A Tale of Two DJs

Last Saturday Brian Matthew presented his last regular ‘Sounds of the 60s Show’ on Radio Two. I believe he is to be replaced by Tony Blackburn, but his 60s show will run from 6-8am rather than 8-10, so I wonder how many regular listeners they will lose? Brian Matthew has had a remarkable run as you can see from this NME article of 57 years ago! Incidentally, I agree with him about the magnificent Sarah Vaughan in particular, but you’re not likely to hear her on the radio very often


Meanwhile, 50 years ago this month, Radio London started a new show called “London After Midnight”, with a new DJ, from Liverpool via USA. It would change its name to the Perfumed Garden and for many of us was a seminal influence on our changing listening habits through the summer of ’67. I don’t think he liked Sarah Vaughan (or jazz) though.

John Peel



Louder Times

To keep Mr Watts’ brain working well, here is that afore-mentioned combo of Rod, Marc, Graham and Graham who between them played in a heck of a lot of different outfits around Pompey over the years – and Rod & Marc are still together to this day in Tuxedo Junction! Rod’s the one looking you straight in the eye.

They were called the Academy and as mentioned, would play an all-nighter with Chris Farlowe & the Thunderbirds at the Birdcage in March 1967

I like the outfits, subtly ‘uniform’, but here’s a question to get Rod (or maybe Marc) thinking. Unlike many Pompey bands of the 1960s, I’ve no idea what material these guys played …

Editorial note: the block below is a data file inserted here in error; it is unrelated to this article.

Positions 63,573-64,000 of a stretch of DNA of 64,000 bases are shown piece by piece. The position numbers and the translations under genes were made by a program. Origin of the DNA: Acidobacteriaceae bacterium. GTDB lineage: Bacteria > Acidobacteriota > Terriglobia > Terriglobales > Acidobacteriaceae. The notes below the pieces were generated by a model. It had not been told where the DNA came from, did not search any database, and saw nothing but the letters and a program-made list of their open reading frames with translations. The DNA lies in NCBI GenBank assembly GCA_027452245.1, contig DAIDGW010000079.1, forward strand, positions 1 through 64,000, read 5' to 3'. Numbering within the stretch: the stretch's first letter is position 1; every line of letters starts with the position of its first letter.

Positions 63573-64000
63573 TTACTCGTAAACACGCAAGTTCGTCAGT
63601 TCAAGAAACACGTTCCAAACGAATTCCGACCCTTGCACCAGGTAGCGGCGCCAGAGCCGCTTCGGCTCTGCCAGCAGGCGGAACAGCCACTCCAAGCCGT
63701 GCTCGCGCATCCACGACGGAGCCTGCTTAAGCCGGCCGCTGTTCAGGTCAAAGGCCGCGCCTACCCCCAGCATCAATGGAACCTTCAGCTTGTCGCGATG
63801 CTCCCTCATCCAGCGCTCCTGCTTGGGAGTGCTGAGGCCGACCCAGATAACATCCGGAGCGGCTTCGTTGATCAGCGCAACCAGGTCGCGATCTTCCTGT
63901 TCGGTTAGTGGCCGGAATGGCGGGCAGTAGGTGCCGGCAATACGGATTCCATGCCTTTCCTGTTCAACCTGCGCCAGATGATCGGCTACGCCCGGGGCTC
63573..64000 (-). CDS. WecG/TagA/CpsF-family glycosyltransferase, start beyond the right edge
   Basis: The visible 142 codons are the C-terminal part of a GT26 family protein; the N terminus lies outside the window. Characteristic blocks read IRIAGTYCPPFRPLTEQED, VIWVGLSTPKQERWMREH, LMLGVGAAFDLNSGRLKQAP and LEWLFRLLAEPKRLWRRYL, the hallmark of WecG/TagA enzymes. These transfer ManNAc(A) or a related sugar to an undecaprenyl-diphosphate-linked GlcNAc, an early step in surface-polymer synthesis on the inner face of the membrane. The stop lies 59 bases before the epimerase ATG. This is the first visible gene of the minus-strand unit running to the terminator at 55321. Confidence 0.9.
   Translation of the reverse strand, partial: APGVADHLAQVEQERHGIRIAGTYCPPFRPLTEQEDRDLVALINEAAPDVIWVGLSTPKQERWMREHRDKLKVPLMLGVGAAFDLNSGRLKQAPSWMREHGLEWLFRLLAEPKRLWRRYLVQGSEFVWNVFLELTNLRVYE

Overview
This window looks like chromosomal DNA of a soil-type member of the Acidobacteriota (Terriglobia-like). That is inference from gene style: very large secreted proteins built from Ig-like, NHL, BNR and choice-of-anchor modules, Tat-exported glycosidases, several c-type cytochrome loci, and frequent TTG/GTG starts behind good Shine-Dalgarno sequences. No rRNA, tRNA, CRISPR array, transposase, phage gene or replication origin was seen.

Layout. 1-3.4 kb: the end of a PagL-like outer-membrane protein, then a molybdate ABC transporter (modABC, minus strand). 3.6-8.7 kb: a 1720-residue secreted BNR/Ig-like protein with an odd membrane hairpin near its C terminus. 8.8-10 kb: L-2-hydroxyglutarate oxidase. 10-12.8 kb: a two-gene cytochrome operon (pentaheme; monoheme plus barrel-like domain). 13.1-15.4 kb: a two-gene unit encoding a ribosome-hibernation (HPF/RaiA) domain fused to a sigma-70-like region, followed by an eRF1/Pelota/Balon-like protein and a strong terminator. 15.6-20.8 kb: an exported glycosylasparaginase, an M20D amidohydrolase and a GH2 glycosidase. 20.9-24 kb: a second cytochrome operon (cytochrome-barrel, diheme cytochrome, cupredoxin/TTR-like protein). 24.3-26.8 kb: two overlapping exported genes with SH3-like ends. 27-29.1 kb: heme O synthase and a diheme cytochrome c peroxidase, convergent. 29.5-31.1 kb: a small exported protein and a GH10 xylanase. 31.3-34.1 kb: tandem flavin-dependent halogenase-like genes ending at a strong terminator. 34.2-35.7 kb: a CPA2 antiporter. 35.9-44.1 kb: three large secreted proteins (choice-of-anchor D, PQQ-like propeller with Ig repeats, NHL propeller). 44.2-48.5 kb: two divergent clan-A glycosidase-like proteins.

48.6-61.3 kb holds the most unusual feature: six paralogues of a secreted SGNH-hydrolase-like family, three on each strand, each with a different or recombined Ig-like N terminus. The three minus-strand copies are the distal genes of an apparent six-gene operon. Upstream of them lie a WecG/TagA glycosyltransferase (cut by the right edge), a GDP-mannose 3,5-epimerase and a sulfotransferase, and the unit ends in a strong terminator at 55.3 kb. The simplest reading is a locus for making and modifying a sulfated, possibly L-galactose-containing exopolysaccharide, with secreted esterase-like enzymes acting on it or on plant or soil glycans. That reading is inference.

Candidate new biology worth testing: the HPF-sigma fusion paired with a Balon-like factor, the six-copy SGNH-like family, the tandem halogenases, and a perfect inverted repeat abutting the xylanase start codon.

Quiet Times

Fifty years ago, the Birdcage had got 1967 off to a lively start with a mixture of Pink Floyd, Geno, the Who, and regular Ska record nights, but around the end of February, there were hints that the future was not so bright.

The Ska nights stopped almost as soon as they started, replaced by ordinary ‘Disc Nites’ on Fridays and Sundays, and live groups appeared only on Saturday nights, with the In Crowd on 18 Feb, the Knack a week later and Boz & the Boz Band on 4 March. The week after that, a band called the Hamilton Movement never arrived and the same thing happened with the Eyes of Blue on 18 March – so over five weekends, just three relatively unremarkable bands appeared. Fortunately Rod Watts, Marc Tuddenham, the Grahams, Barnes & Hunt came to the rescue for an all-nighter on 25 March – helped out by a chap from London, called Chris Farlowe

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Ed Barber RIP


I pinched this photo from today’s Guardian, obituary page. Ed became a well-known documentary photographer, mostly of ‘ordinary’ people, often with a broadly left-wing political view. So, you ask, why on the Pompey Pop Blog? Because Ed was born in Pompey in May 1949, grew up here and went to the old Southern Grammar. In the late 1960s he was a drummer playing with one or two local blues bands, one called Chicago’s Insolence (maybe with guitarist Colin Dowsett?). Sharing his fondness for the blues, I knew Ed briefly, although I never saw  him after he sold his drums, bought a camera, studied as a mature student and moved to London, where, from the scale of this obituary, he clearly made some kind of impact.

See the whole thing:




And the answer is …?

Sent from Graham Laker (cheers) who said: “Here’s a good one for you – from the latest ‘Private Eye’ – stumped me at first – but only for a few minutes – clever one!”

Stumped (how I love these cricket terms) me too! I haven’t a clue – but I’m pretty sure it’s not Gerry Marsden and Garcia spells it with a J. If you know the answer, tell the rest of us

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Scarlet Town gig

Barley Mow, Thursday night, 9-11 (ish). Another year older, and my first paid gig of 2017. I’ve done a couple with the Skiffle Orchestra but this one is for folding money. We’ve got a new flautist called Sue Too, but Sue One can’t play fiddle cos she’s broken her finger, so more clarinet for any Acker fans out there.